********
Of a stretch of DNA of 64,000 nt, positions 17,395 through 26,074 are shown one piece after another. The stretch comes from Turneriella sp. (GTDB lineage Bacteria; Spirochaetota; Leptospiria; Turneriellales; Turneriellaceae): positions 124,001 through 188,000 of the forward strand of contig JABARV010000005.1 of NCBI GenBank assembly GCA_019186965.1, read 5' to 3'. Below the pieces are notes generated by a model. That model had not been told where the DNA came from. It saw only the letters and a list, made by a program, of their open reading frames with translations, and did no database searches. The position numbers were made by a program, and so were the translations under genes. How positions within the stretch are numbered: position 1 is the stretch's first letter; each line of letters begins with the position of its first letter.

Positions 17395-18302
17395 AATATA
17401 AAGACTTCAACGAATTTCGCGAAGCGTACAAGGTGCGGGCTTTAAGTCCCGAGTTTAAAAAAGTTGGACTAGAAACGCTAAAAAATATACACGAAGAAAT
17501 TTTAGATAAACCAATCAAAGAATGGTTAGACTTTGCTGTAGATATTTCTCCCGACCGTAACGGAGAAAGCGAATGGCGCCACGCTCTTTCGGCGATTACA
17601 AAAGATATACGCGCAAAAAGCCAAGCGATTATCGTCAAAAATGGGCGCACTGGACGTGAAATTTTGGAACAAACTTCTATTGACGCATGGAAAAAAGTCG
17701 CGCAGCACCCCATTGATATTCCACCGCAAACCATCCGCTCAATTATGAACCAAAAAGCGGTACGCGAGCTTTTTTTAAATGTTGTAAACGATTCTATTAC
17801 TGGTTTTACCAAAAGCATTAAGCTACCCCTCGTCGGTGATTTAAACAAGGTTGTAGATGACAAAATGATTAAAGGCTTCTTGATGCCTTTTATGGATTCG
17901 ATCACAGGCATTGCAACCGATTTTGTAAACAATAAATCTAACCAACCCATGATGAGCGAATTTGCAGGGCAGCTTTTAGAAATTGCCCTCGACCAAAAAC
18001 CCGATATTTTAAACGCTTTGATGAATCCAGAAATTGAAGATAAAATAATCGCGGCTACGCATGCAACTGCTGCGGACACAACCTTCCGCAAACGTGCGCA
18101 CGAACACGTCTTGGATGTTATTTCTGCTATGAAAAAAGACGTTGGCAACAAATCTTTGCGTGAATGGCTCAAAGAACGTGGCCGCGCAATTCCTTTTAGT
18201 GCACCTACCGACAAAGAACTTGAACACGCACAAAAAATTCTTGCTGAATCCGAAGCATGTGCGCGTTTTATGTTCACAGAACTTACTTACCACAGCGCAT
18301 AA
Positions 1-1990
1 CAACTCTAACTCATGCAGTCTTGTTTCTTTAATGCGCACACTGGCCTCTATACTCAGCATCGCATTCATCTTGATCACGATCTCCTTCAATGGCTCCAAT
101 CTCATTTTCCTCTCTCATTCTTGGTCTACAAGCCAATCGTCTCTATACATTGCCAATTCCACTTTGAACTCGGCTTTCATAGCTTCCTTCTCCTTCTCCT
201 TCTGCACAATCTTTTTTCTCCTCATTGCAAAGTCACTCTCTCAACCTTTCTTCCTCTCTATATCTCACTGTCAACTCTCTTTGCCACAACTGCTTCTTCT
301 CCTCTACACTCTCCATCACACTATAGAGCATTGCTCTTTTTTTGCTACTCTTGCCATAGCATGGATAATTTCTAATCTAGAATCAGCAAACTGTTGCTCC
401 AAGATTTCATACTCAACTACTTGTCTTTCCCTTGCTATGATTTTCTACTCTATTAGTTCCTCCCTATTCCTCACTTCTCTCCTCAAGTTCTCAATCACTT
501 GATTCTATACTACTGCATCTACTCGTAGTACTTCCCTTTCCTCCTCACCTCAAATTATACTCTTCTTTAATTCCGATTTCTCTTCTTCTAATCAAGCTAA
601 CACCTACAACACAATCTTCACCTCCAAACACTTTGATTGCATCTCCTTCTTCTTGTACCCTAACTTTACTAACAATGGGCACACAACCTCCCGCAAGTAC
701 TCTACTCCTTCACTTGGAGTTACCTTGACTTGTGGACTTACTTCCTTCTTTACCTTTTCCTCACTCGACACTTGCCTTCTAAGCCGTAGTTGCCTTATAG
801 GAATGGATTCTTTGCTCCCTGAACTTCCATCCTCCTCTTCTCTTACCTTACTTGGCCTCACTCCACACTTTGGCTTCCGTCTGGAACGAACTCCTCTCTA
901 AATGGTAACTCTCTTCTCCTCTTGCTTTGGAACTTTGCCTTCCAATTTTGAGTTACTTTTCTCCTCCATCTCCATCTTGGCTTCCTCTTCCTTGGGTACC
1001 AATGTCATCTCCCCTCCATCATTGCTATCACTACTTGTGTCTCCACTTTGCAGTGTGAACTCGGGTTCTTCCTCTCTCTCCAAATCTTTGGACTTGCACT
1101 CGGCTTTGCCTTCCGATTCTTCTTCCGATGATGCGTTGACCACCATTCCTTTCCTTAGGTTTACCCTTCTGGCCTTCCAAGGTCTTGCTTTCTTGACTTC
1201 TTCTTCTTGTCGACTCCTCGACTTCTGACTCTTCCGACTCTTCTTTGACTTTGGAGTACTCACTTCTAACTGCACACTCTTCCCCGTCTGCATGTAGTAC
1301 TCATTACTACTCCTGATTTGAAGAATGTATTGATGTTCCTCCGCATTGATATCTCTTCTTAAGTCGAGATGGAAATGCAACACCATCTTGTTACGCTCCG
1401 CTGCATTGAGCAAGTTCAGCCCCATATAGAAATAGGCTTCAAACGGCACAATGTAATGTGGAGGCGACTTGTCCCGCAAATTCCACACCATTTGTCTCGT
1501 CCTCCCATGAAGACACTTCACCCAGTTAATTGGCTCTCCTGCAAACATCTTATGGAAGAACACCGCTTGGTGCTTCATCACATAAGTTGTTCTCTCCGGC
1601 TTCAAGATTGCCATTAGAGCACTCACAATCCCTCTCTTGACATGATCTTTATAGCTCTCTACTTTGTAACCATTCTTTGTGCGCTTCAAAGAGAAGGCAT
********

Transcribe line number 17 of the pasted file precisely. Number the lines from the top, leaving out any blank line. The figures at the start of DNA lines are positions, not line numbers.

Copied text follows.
201 TCTGCACAATCTTTTTTCTCCTCATTGCAAAGTCACTCTCTCAACCTTTCTTCCTCTCTATATCTCACTGTCAACTCTCTTTGCCACAACTGCTTCTTCT